The Holy Spirit is not a consolation prize. Whenever Jesus speaks of his departure, his ascension, he mentions the Spirit in the same breath: “For if I do not go, the Advocate will not come to you. But if I go, I will send him to you.” Jesus isn’t just cushioning the blow, but promising something better. Of course the disciples want to hold on to Jesus. He has walked with them, he has healed them, he has taught them. They are safe in his presence, they know which direction to take, they have confidence because he is there. Losing him, they fear losing everything. But if Jesus goes, in a strange way, he will be even closer: “[The Spirit] will take from what is mine and declare it to you.” Though physically absent, Jesus is nearer through the Spirit. Now he lives in them and they do his works.
Jesus’ absence was not pure loss. Instead, his separation from them was the source of the greatest fruit. It is as though his departure left a space in their lives, a space in their hearts, which then the Holy Spirit filled and made fertile for good works. We witness this at times in those who have lost a loved one. That separation leaves a wound in the heart, a unique wound that no one else can fill. It is painful. There are tears and deep longing to be reunited. But if the one grieving is open, the Spirit will eventually make that wound fruitful. The Spirit will take the love that would have been given to one person and distribute it to many. Of course, there does not have to be loss for the heart to be expanded in this way, but that is how it happened between Jesus and his disciples.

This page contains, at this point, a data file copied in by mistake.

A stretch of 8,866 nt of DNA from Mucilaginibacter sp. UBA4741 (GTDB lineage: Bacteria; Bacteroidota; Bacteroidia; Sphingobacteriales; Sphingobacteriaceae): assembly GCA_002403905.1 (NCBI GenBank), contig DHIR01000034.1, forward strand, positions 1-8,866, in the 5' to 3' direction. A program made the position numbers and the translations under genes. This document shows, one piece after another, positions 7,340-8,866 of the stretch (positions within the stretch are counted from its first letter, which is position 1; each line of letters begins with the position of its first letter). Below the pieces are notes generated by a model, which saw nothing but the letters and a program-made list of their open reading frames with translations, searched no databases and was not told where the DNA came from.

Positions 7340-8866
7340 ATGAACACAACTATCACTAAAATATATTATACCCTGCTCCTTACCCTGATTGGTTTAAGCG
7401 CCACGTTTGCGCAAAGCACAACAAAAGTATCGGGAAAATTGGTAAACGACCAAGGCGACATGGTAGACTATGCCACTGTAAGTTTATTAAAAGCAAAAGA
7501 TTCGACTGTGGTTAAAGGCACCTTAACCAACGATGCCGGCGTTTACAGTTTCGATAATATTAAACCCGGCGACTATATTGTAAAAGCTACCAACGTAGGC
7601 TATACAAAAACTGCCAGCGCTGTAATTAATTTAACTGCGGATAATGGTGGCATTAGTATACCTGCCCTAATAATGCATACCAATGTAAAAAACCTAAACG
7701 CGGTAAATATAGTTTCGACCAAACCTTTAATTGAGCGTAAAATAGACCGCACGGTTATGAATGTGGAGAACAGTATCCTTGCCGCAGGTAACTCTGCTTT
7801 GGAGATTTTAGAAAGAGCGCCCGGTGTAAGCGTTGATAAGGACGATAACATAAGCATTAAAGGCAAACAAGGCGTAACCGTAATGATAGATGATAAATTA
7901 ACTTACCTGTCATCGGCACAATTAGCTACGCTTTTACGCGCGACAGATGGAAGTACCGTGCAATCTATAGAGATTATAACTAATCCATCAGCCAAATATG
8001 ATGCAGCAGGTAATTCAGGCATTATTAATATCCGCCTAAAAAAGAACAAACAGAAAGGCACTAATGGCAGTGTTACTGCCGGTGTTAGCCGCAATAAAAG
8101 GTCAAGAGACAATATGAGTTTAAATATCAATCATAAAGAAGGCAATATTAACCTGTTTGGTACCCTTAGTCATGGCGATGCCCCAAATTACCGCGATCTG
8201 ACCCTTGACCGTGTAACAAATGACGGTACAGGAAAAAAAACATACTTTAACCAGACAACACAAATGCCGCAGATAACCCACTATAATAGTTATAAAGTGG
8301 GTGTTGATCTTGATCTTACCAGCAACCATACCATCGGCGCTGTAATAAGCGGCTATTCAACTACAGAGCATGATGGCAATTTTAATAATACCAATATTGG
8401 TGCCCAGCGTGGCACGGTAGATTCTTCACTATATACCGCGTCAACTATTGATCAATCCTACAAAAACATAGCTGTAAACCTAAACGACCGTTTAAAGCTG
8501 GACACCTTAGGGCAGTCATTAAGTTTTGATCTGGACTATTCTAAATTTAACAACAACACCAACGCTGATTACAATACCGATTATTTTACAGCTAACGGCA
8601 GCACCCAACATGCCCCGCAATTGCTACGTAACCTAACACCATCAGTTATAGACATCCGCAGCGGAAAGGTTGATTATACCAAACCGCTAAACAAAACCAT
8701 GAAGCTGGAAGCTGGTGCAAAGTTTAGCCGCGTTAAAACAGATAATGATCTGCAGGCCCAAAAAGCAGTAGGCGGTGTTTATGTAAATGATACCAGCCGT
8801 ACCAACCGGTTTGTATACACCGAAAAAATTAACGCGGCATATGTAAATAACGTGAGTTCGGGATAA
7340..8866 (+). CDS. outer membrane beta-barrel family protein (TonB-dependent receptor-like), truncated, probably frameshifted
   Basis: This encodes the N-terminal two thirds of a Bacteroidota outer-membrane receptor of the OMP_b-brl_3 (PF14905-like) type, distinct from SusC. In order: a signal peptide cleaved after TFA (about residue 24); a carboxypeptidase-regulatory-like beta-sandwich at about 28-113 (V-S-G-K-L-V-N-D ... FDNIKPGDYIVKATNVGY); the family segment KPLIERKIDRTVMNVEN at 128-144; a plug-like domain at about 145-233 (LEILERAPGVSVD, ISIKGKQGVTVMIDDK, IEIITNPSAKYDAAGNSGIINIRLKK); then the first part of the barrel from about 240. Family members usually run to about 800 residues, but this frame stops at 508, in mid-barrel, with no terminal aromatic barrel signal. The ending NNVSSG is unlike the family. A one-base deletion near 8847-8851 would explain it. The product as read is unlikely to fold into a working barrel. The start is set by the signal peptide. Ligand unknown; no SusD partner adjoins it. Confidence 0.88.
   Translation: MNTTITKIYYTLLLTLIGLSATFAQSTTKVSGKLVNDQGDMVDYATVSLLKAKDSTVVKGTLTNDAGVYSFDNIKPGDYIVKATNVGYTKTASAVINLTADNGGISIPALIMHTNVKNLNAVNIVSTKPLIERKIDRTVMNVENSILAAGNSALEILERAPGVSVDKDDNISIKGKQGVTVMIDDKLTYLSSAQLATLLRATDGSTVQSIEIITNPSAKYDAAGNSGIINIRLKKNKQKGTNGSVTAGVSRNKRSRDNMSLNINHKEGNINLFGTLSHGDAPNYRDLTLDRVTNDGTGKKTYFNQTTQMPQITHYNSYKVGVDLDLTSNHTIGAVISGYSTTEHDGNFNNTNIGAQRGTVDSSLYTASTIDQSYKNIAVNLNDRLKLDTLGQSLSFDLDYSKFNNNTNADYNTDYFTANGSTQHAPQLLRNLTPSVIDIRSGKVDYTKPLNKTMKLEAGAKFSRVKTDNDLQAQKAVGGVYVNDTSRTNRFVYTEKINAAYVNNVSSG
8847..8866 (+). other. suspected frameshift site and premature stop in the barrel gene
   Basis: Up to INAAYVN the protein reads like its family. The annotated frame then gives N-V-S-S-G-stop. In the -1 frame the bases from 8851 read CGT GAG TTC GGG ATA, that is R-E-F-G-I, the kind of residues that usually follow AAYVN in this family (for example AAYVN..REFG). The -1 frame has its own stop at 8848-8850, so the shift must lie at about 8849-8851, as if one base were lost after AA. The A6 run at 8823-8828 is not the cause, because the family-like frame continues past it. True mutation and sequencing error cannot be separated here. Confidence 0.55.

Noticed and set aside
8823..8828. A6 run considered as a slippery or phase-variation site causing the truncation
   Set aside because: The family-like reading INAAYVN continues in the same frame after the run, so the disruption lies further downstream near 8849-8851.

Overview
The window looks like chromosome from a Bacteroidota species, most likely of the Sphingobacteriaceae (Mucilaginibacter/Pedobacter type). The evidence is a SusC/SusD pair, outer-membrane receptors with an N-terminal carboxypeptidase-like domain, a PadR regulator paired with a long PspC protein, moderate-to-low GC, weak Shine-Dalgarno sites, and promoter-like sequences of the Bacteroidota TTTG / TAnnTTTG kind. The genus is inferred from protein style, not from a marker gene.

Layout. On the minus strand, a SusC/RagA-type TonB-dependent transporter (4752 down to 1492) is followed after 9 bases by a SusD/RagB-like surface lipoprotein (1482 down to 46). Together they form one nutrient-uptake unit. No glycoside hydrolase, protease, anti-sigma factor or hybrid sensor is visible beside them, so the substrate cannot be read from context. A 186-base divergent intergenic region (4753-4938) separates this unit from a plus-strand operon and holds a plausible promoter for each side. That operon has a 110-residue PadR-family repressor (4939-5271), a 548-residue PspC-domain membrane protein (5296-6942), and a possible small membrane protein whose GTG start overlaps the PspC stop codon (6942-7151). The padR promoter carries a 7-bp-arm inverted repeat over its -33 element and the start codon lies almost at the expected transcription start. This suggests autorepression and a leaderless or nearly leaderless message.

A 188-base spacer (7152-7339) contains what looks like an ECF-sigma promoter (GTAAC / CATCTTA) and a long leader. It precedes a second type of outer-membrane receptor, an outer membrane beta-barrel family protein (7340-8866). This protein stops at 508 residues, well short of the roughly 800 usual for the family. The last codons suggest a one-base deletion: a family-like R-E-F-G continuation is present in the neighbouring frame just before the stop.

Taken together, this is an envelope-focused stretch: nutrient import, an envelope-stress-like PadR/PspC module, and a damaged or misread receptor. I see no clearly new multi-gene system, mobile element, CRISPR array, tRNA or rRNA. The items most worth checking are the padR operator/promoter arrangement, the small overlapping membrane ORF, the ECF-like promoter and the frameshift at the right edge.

Working within our wounds, the Spirit heals us as well. There are plenty of examples of the suffering seeking consolation in the flesh. Wounded by some separation, pained by some loss, many give themselves over to indulgences and sin: “immorality, impurity, lust, idolatry, sorcery, hatreds, rivalry, jealousy, outbursts of fury, acts of selfishness, dissensions, factions, occasions of envy, drinking bouts, orgies, and the like.” These things never heal us. They only create bigger wounds. However, when the hurting give themselves over to the Spirit, when they place their trust in him, the fruits are “love, joy, peace, patience, kindness, generosity, faithfulness, gentleness, self-control.” These things are always a salve for our wounds. They also sustain and guide our life in the Spirit: “If we live in the Spirit, let us also follow the Spirit.” These fruits of the Spirit are the sustenance of those who live in him.